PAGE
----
Saturday, May 14, 2011

Trip to Namina's village...

On Saturday the 5th of March I woke up at 6 am. I had a big trip planned- a visit to Namina and her mom in their village. Farrah, a taxi driver friend of mine came to my house at half past 6 and after loading up a huge bag of rice and some other gifts for the family, we headed towards town. On the way we picked up one of my former colleagues, Ramatu, who used to work with me as a nurse in the Aberdeen outpatient clinic.

By 8 am we were on the ferry, heading towards Lungi. From Lungi we were told it would be a 15-minute drive to Bailor town, Namina’s village. Wrong. We picked up her older brother Saidu, to show us the way and after 25 minutes we found ourselves in a remote area, driving in and out of very small villages. Saidu kept saying we were almost there. We came to a bridge and wondered if we could cross it. Saidu said taxis do it all the time. So Farrah braved it. The crossing was very noisy as the loose planks were moving about under the tires of the car. I loved watching Farrah’s face as he was driving across the rickety bridge. He was happy to make it to the other side and already dreaded having to cross the bridge again on the way back!

After 75 minutes we reached Bailor town; a peaceful village on the beach surrounded by palm trees. The people were friendly and of course Namina and her family, including her granny, were thrilled to see us. Many children crowded around fairly quickly to get a glimpse of us. I was happy to see Namina and Wara again, and loved the fact that I was able to get a glimpse of their lives.

With all of the children in tow, we walked to the beach and enjoyed picture taking and refreshing sips of coconut water. There was laughter all around. It was great to see Namina in her own environment. We walked further down the beach and then turned back up to the village and back to Namina’s house.

A few hours later we were served food. Culturally, the guests are given food and everyone else waits to eat at a later time. So the three of us were served a wonderful meal while everyone else remained busy in the kitchen or in the house. I would have loved to sit down and eat with everyone, but I know this was a way for them to show their appreciation and respect. Their hospitality meant a lot.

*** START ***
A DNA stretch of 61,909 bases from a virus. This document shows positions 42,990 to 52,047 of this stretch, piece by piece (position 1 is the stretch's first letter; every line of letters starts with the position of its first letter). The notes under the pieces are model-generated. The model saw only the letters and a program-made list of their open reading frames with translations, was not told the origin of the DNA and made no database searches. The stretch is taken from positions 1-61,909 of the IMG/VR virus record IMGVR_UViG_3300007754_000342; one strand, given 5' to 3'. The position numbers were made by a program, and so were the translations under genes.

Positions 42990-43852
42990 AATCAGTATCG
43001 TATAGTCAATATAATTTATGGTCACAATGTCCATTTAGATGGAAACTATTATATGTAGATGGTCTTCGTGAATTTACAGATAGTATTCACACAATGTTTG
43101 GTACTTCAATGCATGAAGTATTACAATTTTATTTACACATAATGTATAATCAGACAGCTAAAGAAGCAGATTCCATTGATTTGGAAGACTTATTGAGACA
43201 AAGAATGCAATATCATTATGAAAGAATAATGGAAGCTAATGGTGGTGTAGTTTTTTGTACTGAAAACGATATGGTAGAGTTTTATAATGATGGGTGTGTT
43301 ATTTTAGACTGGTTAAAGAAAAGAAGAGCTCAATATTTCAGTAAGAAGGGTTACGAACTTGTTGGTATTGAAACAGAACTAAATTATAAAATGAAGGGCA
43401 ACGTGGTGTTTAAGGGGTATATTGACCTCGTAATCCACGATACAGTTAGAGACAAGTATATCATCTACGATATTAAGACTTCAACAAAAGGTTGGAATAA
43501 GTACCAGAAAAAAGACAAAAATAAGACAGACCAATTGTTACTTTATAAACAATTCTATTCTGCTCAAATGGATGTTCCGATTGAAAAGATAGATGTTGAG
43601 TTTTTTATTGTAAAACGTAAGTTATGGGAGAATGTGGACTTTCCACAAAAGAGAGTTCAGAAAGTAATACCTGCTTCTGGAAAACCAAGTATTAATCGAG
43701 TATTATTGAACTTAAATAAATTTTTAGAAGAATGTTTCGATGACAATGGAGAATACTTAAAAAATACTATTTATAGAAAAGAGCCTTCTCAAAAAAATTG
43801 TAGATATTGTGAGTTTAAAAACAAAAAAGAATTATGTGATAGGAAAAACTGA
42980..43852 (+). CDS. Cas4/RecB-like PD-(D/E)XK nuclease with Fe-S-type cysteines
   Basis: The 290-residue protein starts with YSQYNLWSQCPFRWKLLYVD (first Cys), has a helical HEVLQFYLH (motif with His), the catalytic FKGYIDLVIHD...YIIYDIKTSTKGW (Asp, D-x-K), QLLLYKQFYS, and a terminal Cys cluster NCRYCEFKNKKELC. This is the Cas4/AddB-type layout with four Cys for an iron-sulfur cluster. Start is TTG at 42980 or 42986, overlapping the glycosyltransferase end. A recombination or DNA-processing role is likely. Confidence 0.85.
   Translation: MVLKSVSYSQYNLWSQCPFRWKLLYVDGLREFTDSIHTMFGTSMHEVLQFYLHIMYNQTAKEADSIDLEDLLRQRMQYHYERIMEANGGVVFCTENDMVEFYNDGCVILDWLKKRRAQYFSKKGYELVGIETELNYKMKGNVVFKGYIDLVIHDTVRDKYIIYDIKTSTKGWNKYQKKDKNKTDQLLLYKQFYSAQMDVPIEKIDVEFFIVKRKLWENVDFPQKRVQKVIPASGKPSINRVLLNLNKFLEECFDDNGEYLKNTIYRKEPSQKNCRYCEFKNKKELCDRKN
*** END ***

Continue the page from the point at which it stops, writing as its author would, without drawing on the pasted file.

When we realized we would miss the two pm ferry, we sat around and talked some more and then left in time for the 4 pm ferry. Of course, we had to cross the bridge again. And this time, we actually got into trouble- the tire slipped through the planks and was stuck in between the metal bars of the bridge. After trying various tactics, we managed to get the car tire out. We went on our way again, thinking we would miss the 4 pm ferry but in the end, there was no 4 pm ferry and had to wait for the 5:30 pm ferry. I think we were home by 7:30 pm.
The visit was eye opening and I will treasure the memories. I was happy to see where Namina and Wara live and grateful for their hospitality. I think what I was reminded of most from the trip is Wara’s commitment to her daughter. Wara’s husband died a few years ago and she is now the sole caretaker of 7 children (of which two are above age 16). I thought about our journey to Bailor town and back – the cost, the time, the distance, the effort, the challenges. And I thought of Wara making that same trip every single week to get Namina to the clinic in Aberdeen for her wound care. They would take the ferry on a Monday, stay with relatives in Freetown, come for Namina’s appointments and then head back to Bailor town on a Friday evening. And Wara did this for months on end and never complained. Wara was determined and dedicated and I can certainly learn from her. It is her perseverance that pulled Namina through. And after months of follow-up and more months of waiting for the ship, it was a delight to be able to take Wara and Namina to the ship for Namina’s admission. I feel privileged to have played a part in Namina’s story and am glad that I will continue to be involved in their lives.

1 comment:

Marianne said...

Thank you for sharing this, makes us realize once again, how easy our way of living is. Love you

~ Act Justly. Love Mercy. Walk Humbly. micah 6:8 ~